That's why for the past decade his team has been collaborating with barbershops and hair salons to train barbers and stylists to become health advocates. Among several health education efforts, the stylists promote health surveys and screenings essential to detecting disparate outcomes in Black populations – from colorectal cancer to blood pressure screenings. The idea is “you don’t have to be tethered to a hospital” to reach good health, Thomas said.
Leading up to The Shop Spa’s event, Thomas and his team held Zoom town halls with barbers and stylists during which medical experts addressed concerns about the vaccine. As longtime stylists of their customers, the trusted messengers then passed on the information to their clients.
“We have seen people move from ‘hell no, I’m not taking the vaccine,' to ‘maybe.' And the people who are saying ‘maybe’ to ‘where do I sign up?'” Thomas said.
Mike Brown, 49, cuts hair at The Shop Spa and became certified as a community health care worker last month after years of listening to his longtime clients talk about their health concerns while in the chair.
"They come to us and talk about stuff going on in the marriage, health issues. ... They have a trust with us. And I took a position to give them the correct information," he said.
Brown grew up in the neighborhood and went to high school in the area.
"I’m definitely passionate about giving information to the community," Brown said. "To be giving back to the community where I’m from means everything to me."
Better, but 'still not there yet'
The vaccine clinics cater to essential workers who have difficulty taking time off or making online appointments.
Lus Castillo, 20, was the only person left in her family who hadn’t received the vaccine. She often stays late at the restaurant where she works, and last-minute shifts kept her from making an appointment.
The vaccine "brings more hope that all this will end, and we can return back to normal,” she said.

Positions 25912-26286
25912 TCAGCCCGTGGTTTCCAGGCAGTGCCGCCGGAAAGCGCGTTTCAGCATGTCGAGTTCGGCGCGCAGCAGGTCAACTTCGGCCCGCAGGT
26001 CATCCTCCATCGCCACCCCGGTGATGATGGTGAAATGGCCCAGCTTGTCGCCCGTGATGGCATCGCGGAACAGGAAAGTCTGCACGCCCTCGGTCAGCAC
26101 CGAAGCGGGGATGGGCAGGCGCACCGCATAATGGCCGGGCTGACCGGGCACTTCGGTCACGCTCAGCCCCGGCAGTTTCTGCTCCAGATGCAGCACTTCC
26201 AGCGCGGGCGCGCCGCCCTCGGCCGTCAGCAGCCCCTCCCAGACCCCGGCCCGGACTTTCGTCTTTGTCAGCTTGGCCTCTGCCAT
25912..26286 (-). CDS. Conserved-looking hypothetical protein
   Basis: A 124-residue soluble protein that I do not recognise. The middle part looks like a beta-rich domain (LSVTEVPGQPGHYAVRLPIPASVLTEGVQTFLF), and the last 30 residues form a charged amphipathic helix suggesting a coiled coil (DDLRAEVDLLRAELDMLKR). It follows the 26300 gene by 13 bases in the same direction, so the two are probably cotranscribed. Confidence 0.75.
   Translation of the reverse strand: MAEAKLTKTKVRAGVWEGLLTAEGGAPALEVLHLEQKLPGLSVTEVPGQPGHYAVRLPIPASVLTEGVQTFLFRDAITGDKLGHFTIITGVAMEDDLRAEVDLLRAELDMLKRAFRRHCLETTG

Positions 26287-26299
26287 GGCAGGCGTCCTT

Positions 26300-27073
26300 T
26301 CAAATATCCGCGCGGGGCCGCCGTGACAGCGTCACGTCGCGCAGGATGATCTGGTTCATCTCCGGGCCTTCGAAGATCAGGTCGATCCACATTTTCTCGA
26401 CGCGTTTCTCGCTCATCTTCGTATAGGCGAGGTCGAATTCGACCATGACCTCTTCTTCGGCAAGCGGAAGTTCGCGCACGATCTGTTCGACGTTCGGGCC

Similarly, Omar Viera, 52, wasn't able to take time off to get a COVID-19 shot. The mechanic has been working overtime to make up for taking time off to recuperate after being hospitalized with the coronavirus last year.
Sisay Endale, 44, had wanted to get his shot as soon as the vaccines became available. But English is his second language, and he had trouble understanding how to find and make an appointment.
That’s why he said it was fate that two staff members from The Shop Spa walked into the car wash next door where he was working Monday afternoon and asked if he’d like to get vaccinated. He dropped what he was doing and followed them to the barbershop to finally get his shot.
“I’m lucky to be here," he said. "I'm happy."
Before offering vaccines at the Hyattsville anchor shop, HAIR provided personal protective equipment to barbershop workers and weekly saliva coronavirus tests throughout the pandemic, Thomas said.
Now, he wants to offer the vaccine at the other salons in the 10-shop network.
“We’re at the last mile. These are the groups of people that are not showing up at a mass (vaccination) clinic, they may not have a medical home and they’re just – not resistant – but they need a nudge,” Thomas said. “It’s getting better, but it’s still not there yet."
“You just have to treat people with respect, treat them with dignity, and recognize their humanity."
Follow Adrianna Rodriguez on Twitter: @AdriannaUSAT. Reach Nada Hassanein at firstname.lastname@example.org or on Twitter @nhassanein_.
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This article originally appeared on USA TODAY: COVID vaccine: Maryland barbershop brings shots, cuts to the community